Arianespace’s busy 2018 kicks into gear with key preparation milestones for the year’s first Ariane 5 and Soyuz missions
French Guiana’s Spaceport is busy with activity as preparations advance for Arianespace’s initial Ariane 5 and Soyuz missions of 2018, which will set the stage for up to 14 flights this year using its family of launchers.
Riding atop one of two operational launch tables at the Spaceport (left), the Ariane 5 for Flight VA241 nears completion of its transfer to the Final Assembly Building. At right, SES-14 is fueled in the Spaceport’s S5 payload preparation facility, readying it for Flight VA241.
The Ariane 5 mission – designated Flight VA241 in Arianespace’s numbering system – will deliver the SES-14 and Al Yah 3 satellites to geostationary transfer orbit on January 25.
Its heavy-lift vehicle (delivered by ArianeGroup as production prime contractor) currently is inside the Spaceport’s Final Assembly Building, having been transferred from the Launcher Integration Building atop a mobile launch table earlier in the week.
With Ariane 5 in position at the Final Assembly Building, the launcher is ready to receive its two satellite passengers, which have undergone their own pre-flight preparations inside the Spaceport’s S5 payload processing facility. The forthcoming integration activity will be followed by final verifications and subsequent rollout to the ELA-3 complex for liftoff.
Payload profiles for Flight VA241 with Ariane 5
Arianespace is orbiting SES-14 for Luxembourg-based telecommunications satellite operator SES. The spacecraft will serve Latin America, the Caribbean, North America and the North Atlantic region with its C- and Ku-band wide beam coverage, as well as Ku-band high-throughput spot beams coverage. It was produced by Airbus.
SES-14 also has a NASA-funded hosted payload for the Global-scale Observations of the Limb and Disk (GOLD) mission, which is to deepen scientists’ understanding of the nearest reaches of space by providing unprecedented imaging of the Earth’s upper atmosphere from geostationary orbit.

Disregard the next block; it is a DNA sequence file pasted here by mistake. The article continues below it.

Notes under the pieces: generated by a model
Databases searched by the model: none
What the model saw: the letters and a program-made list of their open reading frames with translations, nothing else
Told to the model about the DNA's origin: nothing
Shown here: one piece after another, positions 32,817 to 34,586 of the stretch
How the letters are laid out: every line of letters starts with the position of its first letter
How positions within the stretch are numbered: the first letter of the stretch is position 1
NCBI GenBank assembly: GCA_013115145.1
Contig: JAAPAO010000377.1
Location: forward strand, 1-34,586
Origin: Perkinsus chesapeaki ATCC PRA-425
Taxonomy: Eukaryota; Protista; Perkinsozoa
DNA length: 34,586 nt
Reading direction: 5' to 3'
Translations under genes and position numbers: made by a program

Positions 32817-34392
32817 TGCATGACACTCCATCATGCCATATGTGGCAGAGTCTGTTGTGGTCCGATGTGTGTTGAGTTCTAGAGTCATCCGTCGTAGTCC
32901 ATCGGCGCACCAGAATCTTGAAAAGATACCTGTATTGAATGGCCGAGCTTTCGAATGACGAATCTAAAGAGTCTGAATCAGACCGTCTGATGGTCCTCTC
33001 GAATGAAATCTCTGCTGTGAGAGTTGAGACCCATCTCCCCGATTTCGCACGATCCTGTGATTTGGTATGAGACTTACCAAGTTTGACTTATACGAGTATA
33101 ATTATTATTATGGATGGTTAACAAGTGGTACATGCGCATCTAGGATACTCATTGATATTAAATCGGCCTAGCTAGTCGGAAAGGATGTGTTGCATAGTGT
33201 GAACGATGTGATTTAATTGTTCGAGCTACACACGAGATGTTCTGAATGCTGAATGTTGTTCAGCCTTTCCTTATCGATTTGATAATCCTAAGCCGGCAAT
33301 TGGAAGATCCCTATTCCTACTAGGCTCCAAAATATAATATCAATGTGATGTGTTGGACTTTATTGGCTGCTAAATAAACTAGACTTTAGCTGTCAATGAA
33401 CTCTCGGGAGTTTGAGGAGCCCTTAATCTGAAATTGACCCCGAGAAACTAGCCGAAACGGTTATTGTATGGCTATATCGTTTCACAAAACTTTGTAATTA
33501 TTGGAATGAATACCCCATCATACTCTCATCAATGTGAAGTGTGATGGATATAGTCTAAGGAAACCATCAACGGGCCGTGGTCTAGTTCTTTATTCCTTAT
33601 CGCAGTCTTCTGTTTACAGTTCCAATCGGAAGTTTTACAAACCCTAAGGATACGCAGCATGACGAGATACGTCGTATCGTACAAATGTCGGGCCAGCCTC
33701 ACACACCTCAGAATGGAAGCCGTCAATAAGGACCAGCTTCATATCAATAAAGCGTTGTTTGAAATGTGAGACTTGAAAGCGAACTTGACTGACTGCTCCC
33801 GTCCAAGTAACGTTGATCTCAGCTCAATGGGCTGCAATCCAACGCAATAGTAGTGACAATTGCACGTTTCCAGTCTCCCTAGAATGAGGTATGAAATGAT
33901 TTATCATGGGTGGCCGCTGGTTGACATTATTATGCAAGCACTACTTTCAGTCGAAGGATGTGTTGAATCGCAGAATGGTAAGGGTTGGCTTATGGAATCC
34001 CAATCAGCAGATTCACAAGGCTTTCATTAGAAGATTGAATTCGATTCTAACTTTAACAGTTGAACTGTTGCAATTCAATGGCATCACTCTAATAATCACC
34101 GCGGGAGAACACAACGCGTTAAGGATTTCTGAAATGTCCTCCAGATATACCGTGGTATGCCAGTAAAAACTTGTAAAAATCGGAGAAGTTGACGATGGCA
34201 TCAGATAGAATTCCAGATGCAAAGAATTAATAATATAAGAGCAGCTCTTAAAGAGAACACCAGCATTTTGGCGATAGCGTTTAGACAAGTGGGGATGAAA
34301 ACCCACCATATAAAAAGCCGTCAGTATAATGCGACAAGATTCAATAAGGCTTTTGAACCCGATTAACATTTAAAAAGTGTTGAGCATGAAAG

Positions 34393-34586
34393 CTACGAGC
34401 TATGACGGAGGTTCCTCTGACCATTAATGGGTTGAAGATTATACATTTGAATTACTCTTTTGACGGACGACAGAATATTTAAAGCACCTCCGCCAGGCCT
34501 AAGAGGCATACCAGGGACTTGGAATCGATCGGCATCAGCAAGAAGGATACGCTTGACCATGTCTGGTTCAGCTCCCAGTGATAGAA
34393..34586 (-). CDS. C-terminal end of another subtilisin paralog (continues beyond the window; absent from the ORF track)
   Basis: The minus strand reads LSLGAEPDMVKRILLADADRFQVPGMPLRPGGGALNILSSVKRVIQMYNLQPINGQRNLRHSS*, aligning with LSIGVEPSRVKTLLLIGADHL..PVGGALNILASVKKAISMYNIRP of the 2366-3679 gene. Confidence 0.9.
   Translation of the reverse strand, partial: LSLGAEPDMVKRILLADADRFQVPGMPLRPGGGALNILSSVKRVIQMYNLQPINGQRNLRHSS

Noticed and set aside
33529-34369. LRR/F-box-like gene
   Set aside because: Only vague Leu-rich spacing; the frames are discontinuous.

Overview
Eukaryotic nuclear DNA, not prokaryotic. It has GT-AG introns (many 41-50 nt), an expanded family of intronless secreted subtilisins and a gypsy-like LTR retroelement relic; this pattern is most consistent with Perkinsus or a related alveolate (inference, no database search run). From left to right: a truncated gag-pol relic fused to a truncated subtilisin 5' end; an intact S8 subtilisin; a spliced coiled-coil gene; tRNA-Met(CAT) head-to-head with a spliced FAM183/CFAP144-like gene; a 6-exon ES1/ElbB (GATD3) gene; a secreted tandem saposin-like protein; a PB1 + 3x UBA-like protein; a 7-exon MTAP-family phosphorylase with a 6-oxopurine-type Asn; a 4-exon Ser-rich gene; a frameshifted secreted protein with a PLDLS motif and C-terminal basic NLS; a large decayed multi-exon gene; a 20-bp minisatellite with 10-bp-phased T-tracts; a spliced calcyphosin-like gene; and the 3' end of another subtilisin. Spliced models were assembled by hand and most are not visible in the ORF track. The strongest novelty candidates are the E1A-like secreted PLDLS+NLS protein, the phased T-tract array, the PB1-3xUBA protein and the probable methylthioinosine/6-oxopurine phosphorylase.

Flight VA241’s Al Yah 3 passenger will be operated by Al Yah Satellite Communications Company PrJSC, which is located in the United Arab Emirates at Abu Dhabi. Once in orbit, the Orbital ATK-built, all-Ka-band spacecraft will provide affordable broadband communications to 60 percent of Africa’s population and more than 95 percent of Brazil’s population.
Initial O3b satellites arrive for a medium-lift Soyuz launch
As key progress is made for Ariane 5’s year-opening mission, French Guiana also welcomed two of the four passengers for Arianespace’s first Soyuz mission in 2018 – Flight VS18 – scheduled for a March liftoff from the Spaceport. These spacecraft, which will further expand the SES-owned O3b satellite constellation, were airlifted yesterday to Félix Eboué Airport near Cayenne and eventually will be joined by an identical pair, to be delivered later in January.
Enclosed inside their protective shipping containers, the two newly-arrived O3b satellites are ready to depart French Guiana’s Félix Eboué Airport near Cayenne for the road trip to the Spaceport.
SES’ O3b network offers a system that combines the reach of satellite with the speed of fiber – providing customers with affordable, low-latency, high-bandwidth connectivity. The constellation is fully-scalable to meet market demand and operates from a medium-orbit altitude of 8,062 km. All O3b spacecraft have been designed, integrated and tested by Thales Alenia Space.
The first 12 O3b satellites were successfully orbited by three Soyuz vehicles operating from the Guiana Space Center in 2013 and 2014. Each satellite weighs about 700 kg. at launch and provides more than 10 Gbps of capacity.
Arianespace’s planning for as many as 14 missions with its full launcher family in 2018 includes up to seven flights with the heavy-lift Ariane 5, up to four using the medium-lift Soyuz and up to three to be performed by the light-lift Vega.
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